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This is a guest post from alphafemme, part of the blog carnival to help raise awareness and support for Scarleteen.
My mother reads Dear Abby religiously. She’s done it for as long as I can remember, always picking out the “Lifestyle” section of our local daily paper and turning to page B2.
Some days growing up, my sister or father would abscond with the section before she got to it to do the crossword or read the comics, but she would keep her eye on it, calling dibs on the section next. As a kid, it didn’t occur to me to question her loyalty to the column, and in fact I blindly followed suit–reading Dear Abby, it seemed, was something one did if one was to be a Woman. I was never all that impressed by the advice “Abby” (Pauline Phillips was her real name, if I remember correctly) doled out, and eventually I got bored of her predictable responses and stopped reading. The act of stopping wasn’t all that memorable or all that conscious; it just sort of slipped away, superseded by more important things.
It wasn’t until I was in college, home from a break one year, that I thought to ask my mother why she liked Dear Abby so much. I was sitting at the breakfast table with her some late morning (summer? weekend?), watched her reach for Lifestyle and turn to B2, and was momentarily struck with mild curiosity.
“Mom,” I said, “why do you read Dear Abby every day?”
She looked up at me, stricken, and sighed. ”Well,” she said, “I guess there’s no reason not to tell you.”
When she was 11, she told me, she’d been assaulted by a friend of her parents’. At that age in 1964, she didn’t have the language to identify what specifically had happened, she just knew she’d been violated. And she was scared. She knew, vaguely, that babies were made by men “doing things” to women, unspeakable things, and she knew that something unspeakable had been done to her, because the man had told her so, admonishing her that it was their “secret.” She felt isolated, ashamed, and was afraid that it mean she would have a baby, too.
So, unable to talk to her parents and lacking knowledge or awareness of any other resources at her disposal, she wrote to Dear Abby. Asking if she was pregnant. So every day, 11 years old, she read Dear Abby, hoping for a response.
And she got one. Dear Abby printed her letter, and wrote a warm and kind response explaining exactly what would’ve had to have happened for her to be pregnant, affirming that no matter what he’d done, it was wrong and not her fault, and telling her about some books that she could check out at the library for girls about their bodies and their sexuality. In printing her letter, Abby made a connection with my mom that she didn’t have in anyone else, validated her when otherwise in her life there was silence, unflinchingly and lovingly spoke to the fears and ignorance of a little girl coming of age in an environment so sexually repressive that she couldn’t even ask what exactly it was that made babies. In printing her letter, Abby unwittingly secured for herself a lifelong follower. It is an emotional connection, my mother told me, that hasn’t wavered, even though (she admitted) the printed responses these days seem more canned.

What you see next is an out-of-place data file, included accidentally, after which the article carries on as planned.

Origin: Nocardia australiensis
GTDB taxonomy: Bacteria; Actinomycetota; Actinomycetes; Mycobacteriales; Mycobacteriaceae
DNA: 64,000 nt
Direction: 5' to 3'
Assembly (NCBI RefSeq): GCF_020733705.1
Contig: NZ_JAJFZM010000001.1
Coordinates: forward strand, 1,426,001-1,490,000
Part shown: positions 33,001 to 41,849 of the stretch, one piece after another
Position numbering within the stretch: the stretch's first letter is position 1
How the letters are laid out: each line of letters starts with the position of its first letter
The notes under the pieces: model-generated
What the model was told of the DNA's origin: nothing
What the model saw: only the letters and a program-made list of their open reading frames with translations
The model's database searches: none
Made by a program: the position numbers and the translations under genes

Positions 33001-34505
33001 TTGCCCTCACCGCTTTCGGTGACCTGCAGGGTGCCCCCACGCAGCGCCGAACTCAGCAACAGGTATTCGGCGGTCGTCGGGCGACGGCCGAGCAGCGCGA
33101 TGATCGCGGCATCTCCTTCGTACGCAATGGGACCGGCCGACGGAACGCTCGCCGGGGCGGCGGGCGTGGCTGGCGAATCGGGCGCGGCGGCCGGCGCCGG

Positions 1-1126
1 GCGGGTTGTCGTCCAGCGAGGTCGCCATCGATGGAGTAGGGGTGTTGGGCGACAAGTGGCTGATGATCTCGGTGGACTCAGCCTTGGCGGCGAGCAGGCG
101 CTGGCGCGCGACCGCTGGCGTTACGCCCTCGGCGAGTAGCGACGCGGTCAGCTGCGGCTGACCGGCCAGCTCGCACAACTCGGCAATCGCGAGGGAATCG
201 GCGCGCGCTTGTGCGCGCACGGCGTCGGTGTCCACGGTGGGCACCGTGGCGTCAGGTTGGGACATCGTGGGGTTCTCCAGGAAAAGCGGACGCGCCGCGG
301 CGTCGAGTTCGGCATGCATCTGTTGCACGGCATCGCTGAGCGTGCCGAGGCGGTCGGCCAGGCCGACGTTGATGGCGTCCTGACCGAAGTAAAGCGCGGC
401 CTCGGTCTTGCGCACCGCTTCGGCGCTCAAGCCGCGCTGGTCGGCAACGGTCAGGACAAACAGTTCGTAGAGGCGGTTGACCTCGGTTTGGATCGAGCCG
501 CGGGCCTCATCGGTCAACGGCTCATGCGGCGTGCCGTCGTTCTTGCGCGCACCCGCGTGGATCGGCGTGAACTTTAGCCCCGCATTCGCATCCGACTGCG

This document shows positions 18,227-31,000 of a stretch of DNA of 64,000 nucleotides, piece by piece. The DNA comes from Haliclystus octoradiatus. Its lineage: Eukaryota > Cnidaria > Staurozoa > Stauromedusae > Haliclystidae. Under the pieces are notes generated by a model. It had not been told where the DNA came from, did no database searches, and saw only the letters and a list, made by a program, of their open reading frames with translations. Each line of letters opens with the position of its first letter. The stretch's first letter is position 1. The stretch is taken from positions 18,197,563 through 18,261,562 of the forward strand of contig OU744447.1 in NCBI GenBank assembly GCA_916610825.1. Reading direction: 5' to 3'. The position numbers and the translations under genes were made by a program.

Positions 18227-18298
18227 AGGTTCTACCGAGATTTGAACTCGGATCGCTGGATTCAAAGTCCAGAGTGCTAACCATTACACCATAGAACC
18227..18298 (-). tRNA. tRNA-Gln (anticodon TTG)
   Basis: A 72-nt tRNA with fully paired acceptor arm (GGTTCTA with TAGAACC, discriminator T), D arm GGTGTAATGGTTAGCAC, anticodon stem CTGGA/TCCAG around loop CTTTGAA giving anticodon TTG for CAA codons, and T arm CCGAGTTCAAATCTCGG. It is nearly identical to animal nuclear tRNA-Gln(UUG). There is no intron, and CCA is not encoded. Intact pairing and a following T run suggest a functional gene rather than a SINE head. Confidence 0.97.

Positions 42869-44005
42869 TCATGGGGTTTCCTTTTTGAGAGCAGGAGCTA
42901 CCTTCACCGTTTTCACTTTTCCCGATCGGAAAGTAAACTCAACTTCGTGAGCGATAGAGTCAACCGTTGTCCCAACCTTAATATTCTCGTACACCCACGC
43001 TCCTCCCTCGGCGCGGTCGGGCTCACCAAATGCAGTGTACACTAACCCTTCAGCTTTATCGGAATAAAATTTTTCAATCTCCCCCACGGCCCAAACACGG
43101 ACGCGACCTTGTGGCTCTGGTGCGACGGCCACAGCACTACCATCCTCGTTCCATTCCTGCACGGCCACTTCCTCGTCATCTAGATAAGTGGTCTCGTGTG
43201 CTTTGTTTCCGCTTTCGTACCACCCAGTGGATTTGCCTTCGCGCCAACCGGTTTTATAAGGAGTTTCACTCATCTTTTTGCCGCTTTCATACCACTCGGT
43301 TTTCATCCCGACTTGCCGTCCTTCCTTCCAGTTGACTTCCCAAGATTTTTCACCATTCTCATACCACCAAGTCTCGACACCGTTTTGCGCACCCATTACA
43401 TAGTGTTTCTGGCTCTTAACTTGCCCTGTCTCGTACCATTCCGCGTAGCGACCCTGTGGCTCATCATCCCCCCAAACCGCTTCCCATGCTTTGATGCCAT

I cried when she told me this. I cried for the lonely and scared little girl in 1964; I cried because suddenly my mother wasn’t just my mother but a complete person whose life began way before I was even imagined; and I cried because I’d silenced myself, too, at 15, perhaps not so ignorant as my mother at 11 but every bit as lost and alone, when I’d been raped. I cried because I hadn’t told my mom, just like she hadn’t told hers, generation after generation recommitting itself to isolation. Wait, no, strike that — we don’t commit ourselves to isolation — isolation is imposed on us by a dominant society that reprimands and shames sexuality expressed, that awkwardly and embarrassedly approaches very limited and basic lessons about sex and sexuality, that embraces tired discourses of women as sexual “gatekeepers,” men as sexual animals, and rigid heterosexuality within the confines of marriage as the only acceptable sexual option, that does not invite questions, conversation, or any sort of genuine human connection around the topics of sex and sexuality.
My mother’s and my own fear and isolation after experiencing sexual violence is only one effect of the smothering silence. My fear in high school of being gay and praying to a god I didn’t even believe in to send me a boyfriend was another effect. My complete ignorance of any kind of sex and sexuality other than heterosexual penis-in-vagina-in-and-out-cum-done sex, including ways that non-heterosexuals have sex and specifically have *safe* sex, is another. My going to the public library after I was raped to search for ways to force a miscarriage in case I was pregnant, rather than asking my mom or my health teacher or any teacher for crying out loud, is yet another. And these are just the ways that a dearth of information and conversation about healthy sex and sexuality affected me. My heart hurts for all the other kids and teens out there now who are suffering through the silence in their own unique ways.
Scarleteen is a website that is breaking through all of that, providing a robust, inviting, kind, and healthy space for teenagers to get answers, make connections, and feel supported in all aspects of their awakening sexualities. They need support to stay on the web, and kids need them.
I needed them. My mom needed them.
If you can, give a little bit. If you can’t, tell people in your life, especially teenagers, that the website exists. You know, just slip it casually into conversation… teenagers don’t respond well to directions ;)